Winkelman defiant over Dons name
Pete Winkelman insists MK Dons will not be changing their name in order to appease AFC Wimbledon.
Winkelman, MK Dons chairman, was instrumental in Wimbledon FC, FA Cup winners in 1988, relocating from south-west London to the Buckinghamshire city of Milton Keynes in 2003. The club was renamed MK Dons the following year.
While there were financial reasons for the unprecedented move of an English club away from its home town, angry Wimbledon FC fans vowed to save the club's history and formed AFC Wimbledon from scratch in the Combined Counties League.
After five promotions in eight years, AFC Wimbledon, a club owned by a fans' trust, are now back in the Football League, just one division below npower League One promotion challengers MK Dons.
The two clubs are set to meet for the first time on Sunday in the FA Cup second round.
Since the draw was made AFC Wimbledon officials and supporters' groups have called for the Milton Keynes "franchise", as they refer to the club, to drop the moniker Dons from their name.
But Winkelman said: "I've been very clear about this. I'm a custodian of the club and the only way our name could ever change is if our supporters demanded it.
"I take responsibility for the club getting here, but now it's here it's actually the responsibility of all of us.
"And I think it's incredibly clear, and clear in every conversation I have, that we are the MK Dons, we're going to stay the MK Dons, and in the future we're going to be the MK Dons."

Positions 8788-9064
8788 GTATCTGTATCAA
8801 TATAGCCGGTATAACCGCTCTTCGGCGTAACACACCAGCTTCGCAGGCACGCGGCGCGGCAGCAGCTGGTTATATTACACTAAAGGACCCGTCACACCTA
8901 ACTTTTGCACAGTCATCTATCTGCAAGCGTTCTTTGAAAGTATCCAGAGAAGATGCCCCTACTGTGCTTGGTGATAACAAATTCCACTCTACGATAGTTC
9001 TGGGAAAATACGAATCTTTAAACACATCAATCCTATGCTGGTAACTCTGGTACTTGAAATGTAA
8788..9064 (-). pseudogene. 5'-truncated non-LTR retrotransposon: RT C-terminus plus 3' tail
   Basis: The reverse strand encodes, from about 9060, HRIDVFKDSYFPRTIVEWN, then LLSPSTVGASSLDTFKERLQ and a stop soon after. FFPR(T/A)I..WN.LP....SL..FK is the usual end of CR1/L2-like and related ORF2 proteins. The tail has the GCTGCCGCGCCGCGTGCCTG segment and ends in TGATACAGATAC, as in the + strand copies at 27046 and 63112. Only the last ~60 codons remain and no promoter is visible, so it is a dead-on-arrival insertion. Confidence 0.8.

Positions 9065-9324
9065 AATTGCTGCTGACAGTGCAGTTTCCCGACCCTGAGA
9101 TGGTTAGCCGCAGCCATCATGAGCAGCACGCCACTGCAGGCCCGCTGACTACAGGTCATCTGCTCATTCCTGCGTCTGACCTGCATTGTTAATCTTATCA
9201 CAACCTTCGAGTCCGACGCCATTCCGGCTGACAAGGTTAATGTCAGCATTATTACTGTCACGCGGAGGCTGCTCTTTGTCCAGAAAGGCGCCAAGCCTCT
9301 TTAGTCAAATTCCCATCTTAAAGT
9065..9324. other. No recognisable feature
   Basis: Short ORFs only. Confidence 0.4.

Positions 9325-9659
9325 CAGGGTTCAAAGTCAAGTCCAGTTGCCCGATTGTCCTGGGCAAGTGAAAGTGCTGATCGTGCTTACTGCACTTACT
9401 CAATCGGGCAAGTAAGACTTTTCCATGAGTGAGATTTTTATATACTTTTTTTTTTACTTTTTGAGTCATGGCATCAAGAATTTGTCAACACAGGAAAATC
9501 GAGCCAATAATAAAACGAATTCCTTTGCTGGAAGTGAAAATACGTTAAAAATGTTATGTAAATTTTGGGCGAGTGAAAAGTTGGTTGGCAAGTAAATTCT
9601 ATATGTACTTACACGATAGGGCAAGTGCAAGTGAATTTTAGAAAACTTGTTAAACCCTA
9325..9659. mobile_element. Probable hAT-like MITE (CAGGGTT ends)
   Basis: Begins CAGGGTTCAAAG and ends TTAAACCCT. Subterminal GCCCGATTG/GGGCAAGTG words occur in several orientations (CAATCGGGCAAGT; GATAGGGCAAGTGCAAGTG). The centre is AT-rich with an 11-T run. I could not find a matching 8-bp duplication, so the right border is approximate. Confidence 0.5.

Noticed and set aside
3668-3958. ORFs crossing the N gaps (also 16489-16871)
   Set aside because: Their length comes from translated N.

Demanding MK Dons change their name is one of many angry reactions from the AFC Wimbledon camp since it became apparent they would have to play in Milton Keynes.
AFC Wimbledon chairman Erik Samuelson has said he will not acknowledge Winkelman on Sunday and he and the club's other officials will snub the chance to sit in the directors' box at stadium:mk.
AFC Wimbledon fans have threatened to boycott the game while some that are making the 50-plus mile trip north out of London are thought to be turning up in contamination suits.
Winkelman added: "I do understand that on this special occasion, this historic occasion, this first meeting, that they (AFC Wimbledon officials) would rather sit with their own supporters. If there is a replay, I will do the same.
"But I was disappointed to hear about the boycott, I hope that doesn't happen. Boycotting your team or leaving your team alone is perhaps the worst way of voicing your disapproval of what went on."
Samuelson has urged those AFC Wimbledon fans that do make the journey to be on their best behaviour and do nothing to harm the reputation of the club.
He told the club's official website: "We should use this as an opportunity to remind everyone just what a brilliant thing we've done over the past 10 years.
"A club's reputation is critical to its success, and our reputation comes in no small part from us always seeking to do things the right way, both on and off the pitch.
"Because our reputation is so important to us, it is critical that we conduct ourselves well while we are on our way to the game and at the game.
"There will be provocations, some deliberate but many unintended. If we react with behaviour that puts our wonderful club in a bad light, the price could be very high.
"So I appeal to all our fans not to react to provocation and, so far as is possible, to make the game a celebration of what we've achieved over the past 10 years."